Highly Imaginative and Exuberant Così fan tutte from Northern Ireland Opera


Mozart, Così fan tutteCast and Chorus of Northern Ireland Opera, Ulster Orchestra / Nicholas Chalmers (Conductor), Grand Opera House, Belfast, 17.11.2017. (RB)


Northern Ireland Opera’s Così fan tutte (c) Patrick Redmond


Fiordiligi – Kiandra Howarth
Dorabella – Heather Lowe
Guglielmo – Samuel Dale Johnson
Ferrando – Sam Furness
Despina – Aoife Miskelly
Don Alfonso – John Molloy


Director – Adele Thomas
Set and Costume Designer – Hannah Clark
Movement Director – Emma Woods
Lighting Designer – Kevin Treacy
Repetiteur/Assistant Conductor – Tim Anderson
Assistant Director – Danielle Urbas
Fight Director – Kev McCurdy

Così fan tutte was Mozart’s final collaboration with Lorenzo da Ponte and in this most sublime of operas he explores the transience of human emotions.  Da Ponte’s sisters appear superficial on the printed page, but Mozart’s music lends the characters extraordinary emotional depth and in so doing exposes the frailty of the human condition.  Mozart asks how real are these grand emotional commitments we make to other people and how free should people be to change their minds.  The opera has been subject to accusations of misogyny, but the male characters are just as entangled in Alfonso’s partner swapping deception as the female ones.

Da Ponte and Mozart place the action in 18th Century Naples in and around the home of Fiordiligi and Dorabella.  Adele Thomas’ production transfers the action to the US of the roaring 1920’s.  In the programme notes Thomas wrote that she grew up watching silent comedies and that the world she was recreating was ‘not a real America but an America recognisable in silent cinema of the 1920’s’.  Fiordiligi, Dorabella and the other female cast members were transformed into flappers and the male cast members into upper class yuppie types.  A convivial party atmosphere permeated the action with the supporting cast dancing the Charleston, forming a Conga line and enjoying a garden party with bottles of Champagne and balloons.  Cast members at various points provided us with silly, exaggerated gestures that seemed to come straight from the silent film era particularly in the scene when the sisters first encounter their lovers disguised as Albanians.  Hannah Clark’s costumes really captured the period while the dance sequences gave the production an upbeat feel helping to enhance the froth and exuberance of some of the opera’s comic numbers.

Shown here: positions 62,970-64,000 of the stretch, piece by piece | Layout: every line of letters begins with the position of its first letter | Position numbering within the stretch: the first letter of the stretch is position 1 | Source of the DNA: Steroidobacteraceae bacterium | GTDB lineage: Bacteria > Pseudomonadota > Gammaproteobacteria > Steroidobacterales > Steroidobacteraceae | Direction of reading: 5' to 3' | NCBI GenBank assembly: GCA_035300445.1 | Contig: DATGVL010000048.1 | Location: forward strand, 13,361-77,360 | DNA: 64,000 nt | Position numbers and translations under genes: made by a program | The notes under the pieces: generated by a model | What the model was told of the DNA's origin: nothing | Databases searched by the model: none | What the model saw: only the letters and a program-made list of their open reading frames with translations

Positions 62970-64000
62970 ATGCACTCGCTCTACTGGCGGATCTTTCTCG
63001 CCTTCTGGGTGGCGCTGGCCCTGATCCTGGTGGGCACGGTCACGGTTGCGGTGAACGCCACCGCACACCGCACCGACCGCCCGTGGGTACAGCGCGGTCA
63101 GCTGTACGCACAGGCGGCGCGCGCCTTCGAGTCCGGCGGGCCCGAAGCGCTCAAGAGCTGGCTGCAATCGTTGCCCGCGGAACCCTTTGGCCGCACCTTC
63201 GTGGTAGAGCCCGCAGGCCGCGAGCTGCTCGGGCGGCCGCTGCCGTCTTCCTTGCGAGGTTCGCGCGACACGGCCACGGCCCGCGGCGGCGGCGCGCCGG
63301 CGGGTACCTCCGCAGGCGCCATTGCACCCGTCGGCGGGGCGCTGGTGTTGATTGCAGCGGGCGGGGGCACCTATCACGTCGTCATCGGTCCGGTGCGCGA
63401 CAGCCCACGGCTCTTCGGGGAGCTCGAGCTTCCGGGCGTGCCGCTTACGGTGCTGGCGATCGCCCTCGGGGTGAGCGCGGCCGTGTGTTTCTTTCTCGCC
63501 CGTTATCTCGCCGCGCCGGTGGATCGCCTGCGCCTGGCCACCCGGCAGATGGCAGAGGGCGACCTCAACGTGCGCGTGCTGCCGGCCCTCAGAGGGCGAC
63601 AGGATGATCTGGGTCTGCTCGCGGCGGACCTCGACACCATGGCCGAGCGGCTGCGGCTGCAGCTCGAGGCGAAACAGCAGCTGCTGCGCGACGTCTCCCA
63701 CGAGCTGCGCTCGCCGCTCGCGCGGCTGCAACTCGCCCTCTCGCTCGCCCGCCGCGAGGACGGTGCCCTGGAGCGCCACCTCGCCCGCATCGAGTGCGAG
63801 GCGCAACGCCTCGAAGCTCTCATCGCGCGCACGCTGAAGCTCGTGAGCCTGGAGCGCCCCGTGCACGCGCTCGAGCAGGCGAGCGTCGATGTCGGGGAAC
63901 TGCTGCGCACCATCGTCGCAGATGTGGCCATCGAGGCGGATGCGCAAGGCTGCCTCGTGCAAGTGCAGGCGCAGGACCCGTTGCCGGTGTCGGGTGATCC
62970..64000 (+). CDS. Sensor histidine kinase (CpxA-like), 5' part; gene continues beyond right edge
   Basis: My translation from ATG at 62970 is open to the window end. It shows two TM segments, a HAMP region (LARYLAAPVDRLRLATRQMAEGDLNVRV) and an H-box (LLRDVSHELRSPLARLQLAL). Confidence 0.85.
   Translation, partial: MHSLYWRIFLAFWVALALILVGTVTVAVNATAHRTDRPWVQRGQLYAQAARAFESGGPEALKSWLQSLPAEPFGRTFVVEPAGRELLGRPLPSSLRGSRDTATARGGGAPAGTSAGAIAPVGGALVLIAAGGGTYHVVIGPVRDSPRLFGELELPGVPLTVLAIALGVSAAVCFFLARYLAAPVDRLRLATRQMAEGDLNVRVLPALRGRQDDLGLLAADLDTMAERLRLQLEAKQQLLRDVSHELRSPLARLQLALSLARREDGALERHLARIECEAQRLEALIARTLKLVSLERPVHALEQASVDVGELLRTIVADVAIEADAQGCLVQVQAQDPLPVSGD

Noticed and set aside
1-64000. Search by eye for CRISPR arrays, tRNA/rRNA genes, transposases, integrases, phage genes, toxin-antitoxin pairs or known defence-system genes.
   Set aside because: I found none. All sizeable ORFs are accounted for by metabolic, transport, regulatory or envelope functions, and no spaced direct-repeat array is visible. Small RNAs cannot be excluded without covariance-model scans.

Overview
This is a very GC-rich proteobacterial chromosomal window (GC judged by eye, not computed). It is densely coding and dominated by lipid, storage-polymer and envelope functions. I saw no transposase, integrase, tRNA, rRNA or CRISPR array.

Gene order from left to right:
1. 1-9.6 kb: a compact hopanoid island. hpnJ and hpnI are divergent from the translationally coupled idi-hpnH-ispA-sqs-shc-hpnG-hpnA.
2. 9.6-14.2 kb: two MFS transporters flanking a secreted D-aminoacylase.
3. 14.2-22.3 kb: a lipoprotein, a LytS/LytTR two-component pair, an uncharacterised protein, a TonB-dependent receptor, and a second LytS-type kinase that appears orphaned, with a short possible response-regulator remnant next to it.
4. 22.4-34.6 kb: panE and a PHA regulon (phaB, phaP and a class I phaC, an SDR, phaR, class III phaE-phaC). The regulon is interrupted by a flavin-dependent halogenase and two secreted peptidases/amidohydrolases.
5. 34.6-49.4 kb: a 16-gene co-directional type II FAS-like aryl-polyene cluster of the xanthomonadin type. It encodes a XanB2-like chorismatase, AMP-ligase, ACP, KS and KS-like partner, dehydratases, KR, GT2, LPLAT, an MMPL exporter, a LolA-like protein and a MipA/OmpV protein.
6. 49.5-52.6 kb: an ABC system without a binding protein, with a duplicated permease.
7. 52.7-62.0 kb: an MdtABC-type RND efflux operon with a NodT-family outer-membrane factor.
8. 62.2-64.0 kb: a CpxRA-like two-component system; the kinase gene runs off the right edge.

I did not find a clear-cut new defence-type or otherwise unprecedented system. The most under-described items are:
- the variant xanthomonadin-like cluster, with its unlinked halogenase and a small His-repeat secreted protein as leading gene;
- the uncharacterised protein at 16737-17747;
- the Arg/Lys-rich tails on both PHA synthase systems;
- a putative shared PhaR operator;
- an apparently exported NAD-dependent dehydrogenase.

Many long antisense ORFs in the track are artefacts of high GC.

The 1920’s was a time of great sexual liberation for women so it provides an excellent fit with the action for the opera.  The glitz and superficiality of the period create a suitable backdrop where the feelings of Fiodiligi and Dorabella can easily shift.  It was also a nice touch to transform two of the supporting cast members into a gay couple and again it fits neatly with some of the opera’s more contemporary themes.  The silent film sequences certainly added to the comic froth of the opera and they were well received by the audience.  My one niggle was that this sometimes made the characters seem a little too cartoonish and detracted from the very real feelings of the four main participants.